How Exercise Science classes are being conducted remotely

Sean+Ricketts+instructing+his+student-athletes+in+a+zoom+session.

Kyle Ayson

Sean Ricketts instructing his student-athletes in a zoom session.

Kyle Ayson, Staff Writer

Since classes have been switched to online for the foreseeable future, the Exercise Science Department has had to adjust to the new system, which made for a unique style of learning.

The Exercise Science Department has a diverse curriculum that contains an array of courses and programs that help those who want to complete an associate’s degree in Kinesiology and transfer to another institution for higher learning. Within the curriculum, there’s an introduction program that offers students the necessities for a lifetime of wellness that also includes students with disabilities through adapted activities and an intercollegiate athletic program that gives athletes opportunities for competition. The types of courses the class provides can vary from swimming, gymnastics, football, golf, yoga, dance and many more.

Before COVID-19, the exercise science classes were conducted in-person that required the use of facilities like the stadium, fields, gymnasium, and pool. But now, during the pandemic, classes are pushed to go online and be conducted remotely.

Sean Ricketts, an instructor and coach of the class,  said “The same as the rest of the campus. Online using Canvas and other distance education resources such as Zoom. Most of the classes are in an asynchronous format.” Depending on each class and format, Each Instructor/Coach makes the decision on how they structure their classes using the distance education formats, like Canvas and Zoom,” said Ricketts.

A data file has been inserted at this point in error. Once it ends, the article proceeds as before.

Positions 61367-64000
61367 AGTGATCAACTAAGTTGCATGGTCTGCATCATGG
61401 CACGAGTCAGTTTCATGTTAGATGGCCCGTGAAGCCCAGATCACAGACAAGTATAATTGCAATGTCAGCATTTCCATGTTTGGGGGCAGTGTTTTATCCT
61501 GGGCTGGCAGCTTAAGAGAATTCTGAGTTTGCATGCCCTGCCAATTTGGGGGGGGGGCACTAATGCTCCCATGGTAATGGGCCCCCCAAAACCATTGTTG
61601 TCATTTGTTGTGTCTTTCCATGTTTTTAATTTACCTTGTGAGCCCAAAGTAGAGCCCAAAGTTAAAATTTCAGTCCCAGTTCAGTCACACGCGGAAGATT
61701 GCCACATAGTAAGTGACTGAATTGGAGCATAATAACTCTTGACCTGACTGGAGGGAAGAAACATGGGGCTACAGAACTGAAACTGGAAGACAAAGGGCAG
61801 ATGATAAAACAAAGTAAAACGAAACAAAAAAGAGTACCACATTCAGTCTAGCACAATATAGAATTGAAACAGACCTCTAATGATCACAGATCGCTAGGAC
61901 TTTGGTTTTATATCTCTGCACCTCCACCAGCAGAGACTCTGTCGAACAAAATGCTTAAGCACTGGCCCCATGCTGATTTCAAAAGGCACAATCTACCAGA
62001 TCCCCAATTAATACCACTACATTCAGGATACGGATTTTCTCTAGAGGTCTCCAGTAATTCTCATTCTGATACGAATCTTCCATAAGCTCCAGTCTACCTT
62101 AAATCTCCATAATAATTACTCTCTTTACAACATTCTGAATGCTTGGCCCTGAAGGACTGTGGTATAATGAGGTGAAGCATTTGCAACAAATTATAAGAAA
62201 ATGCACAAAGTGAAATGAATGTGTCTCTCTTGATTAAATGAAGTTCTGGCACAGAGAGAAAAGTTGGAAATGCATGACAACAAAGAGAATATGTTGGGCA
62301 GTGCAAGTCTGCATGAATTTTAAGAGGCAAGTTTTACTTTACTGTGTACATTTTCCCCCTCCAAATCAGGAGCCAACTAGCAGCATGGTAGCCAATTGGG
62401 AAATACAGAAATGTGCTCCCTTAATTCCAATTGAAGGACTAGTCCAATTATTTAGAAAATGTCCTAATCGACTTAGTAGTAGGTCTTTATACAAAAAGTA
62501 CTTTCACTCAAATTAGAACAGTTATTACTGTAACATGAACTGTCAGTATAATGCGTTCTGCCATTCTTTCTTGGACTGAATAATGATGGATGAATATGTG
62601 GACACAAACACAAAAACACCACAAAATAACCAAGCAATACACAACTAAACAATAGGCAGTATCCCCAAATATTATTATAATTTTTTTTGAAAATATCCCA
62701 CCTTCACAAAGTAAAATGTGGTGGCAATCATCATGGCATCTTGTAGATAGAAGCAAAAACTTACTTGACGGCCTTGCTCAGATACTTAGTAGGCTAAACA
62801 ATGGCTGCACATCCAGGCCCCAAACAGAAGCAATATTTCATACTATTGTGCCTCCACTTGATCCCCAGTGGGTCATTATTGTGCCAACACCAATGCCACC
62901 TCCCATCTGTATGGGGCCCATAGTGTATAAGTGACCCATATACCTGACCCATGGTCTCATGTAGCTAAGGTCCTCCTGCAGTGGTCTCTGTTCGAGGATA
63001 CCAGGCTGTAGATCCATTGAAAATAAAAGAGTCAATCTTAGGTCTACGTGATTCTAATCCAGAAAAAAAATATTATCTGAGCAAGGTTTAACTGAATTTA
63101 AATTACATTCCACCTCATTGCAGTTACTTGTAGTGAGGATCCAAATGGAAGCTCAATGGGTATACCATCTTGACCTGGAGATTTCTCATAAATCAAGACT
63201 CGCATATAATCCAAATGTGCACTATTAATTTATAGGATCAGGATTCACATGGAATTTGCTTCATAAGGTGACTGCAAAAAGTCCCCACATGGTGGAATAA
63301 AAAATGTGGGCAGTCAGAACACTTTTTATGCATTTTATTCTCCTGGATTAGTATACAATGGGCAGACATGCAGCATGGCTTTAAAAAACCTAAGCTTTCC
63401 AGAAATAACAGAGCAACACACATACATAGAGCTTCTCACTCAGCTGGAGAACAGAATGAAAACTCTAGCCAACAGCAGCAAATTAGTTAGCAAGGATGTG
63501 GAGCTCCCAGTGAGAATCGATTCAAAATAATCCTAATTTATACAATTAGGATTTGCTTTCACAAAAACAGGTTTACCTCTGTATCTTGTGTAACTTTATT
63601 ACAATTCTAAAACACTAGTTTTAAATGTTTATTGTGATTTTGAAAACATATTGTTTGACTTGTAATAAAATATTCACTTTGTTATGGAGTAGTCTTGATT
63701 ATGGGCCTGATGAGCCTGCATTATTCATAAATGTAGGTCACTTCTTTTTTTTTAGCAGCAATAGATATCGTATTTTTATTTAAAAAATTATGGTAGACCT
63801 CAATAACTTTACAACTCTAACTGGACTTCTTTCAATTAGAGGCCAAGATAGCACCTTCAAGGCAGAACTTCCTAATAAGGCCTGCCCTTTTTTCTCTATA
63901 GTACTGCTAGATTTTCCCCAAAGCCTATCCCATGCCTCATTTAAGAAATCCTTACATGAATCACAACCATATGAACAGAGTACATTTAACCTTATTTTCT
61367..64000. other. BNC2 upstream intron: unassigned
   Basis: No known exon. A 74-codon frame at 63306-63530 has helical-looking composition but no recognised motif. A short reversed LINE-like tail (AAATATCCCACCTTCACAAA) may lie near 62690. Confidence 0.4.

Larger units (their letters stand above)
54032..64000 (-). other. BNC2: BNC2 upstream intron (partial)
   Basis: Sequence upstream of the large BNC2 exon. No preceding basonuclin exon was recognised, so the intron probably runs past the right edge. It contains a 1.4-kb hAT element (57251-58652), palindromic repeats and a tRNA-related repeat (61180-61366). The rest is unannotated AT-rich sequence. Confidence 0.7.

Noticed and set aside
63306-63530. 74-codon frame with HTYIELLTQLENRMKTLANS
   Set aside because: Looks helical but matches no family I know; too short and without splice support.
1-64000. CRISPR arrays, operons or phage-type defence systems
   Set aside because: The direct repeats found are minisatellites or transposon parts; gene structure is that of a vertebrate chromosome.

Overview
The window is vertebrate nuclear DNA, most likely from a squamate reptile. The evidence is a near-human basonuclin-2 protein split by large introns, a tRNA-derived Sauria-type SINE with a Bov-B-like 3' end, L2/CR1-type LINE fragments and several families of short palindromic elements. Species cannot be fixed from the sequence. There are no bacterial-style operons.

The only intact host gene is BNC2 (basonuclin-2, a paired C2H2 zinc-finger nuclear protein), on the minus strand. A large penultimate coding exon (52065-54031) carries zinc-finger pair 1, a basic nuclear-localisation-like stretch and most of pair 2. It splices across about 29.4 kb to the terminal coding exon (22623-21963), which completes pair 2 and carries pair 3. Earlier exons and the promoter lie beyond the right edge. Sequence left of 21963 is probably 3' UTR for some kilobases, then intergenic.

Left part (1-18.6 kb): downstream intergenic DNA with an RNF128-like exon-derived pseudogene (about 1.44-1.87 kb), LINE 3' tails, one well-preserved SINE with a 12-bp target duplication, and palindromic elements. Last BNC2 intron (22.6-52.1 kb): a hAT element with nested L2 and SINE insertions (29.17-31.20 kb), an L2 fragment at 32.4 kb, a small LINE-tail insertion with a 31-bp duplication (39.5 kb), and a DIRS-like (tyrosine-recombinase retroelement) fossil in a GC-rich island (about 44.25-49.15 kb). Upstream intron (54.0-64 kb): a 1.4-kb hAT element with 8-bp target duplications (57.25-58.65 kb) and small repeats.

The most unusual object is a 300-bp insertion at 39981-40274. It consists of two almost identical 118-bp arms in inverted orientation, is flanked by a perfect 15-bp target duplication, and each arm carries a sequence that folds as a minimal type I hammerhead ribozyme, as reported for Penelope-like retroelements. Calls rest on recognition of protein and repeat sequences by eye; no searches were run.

As the class pushed to go online,  there were potential drawbacks of the class.  Ricketts noted, “The online format takes away from the resources and facilities available to our students, the in-person classroom environment and social component that comes along with Exercise Science classes.” There were also positives. “ It keeps students involved and engaged online,” said Ricketts.

Sophomore Franky Varela is part of the men’s cross country team this year. “The class has been going pretty well for the most part. It’s definitely not the same feel as it would be if we were meeting in person. It could get quite difficult sometimes staying on top of tasks since most of the time it’s a solo workout and having the presence of others definitely helps keep yourself in check,” said Varela.

Sophomore Cameron Gregg, a member of the women’s cross country team, shared, “In an effort to maintain the team’s culture, we meet weekday mornings Monday through Thursday via Zoom. The zoom is where we are able to interact as a whole and talk to our coaches about our runs, academics and any issues regarding school or athletics.” 

“Within our team, we have been split up into ‘mini teams’. This is where we compete against each other to earn points. The more you participate in the zoom call the more points you will earn for your ‘mini team’. I think this method to keep us motivated is really dynamic” explained Gregg.

Whether it’s a pandemic or the class going online, the exercise science classes have found a way to adapt to these changing times. “Given our circumstances, our coaches have given us the best that they can and they are putting in such a great effort. I know that practice is not the same but I definitely feel that taking an exercise science class online is doable, especially when you have coaches believing in you and supporting you through it all,” said Gregg.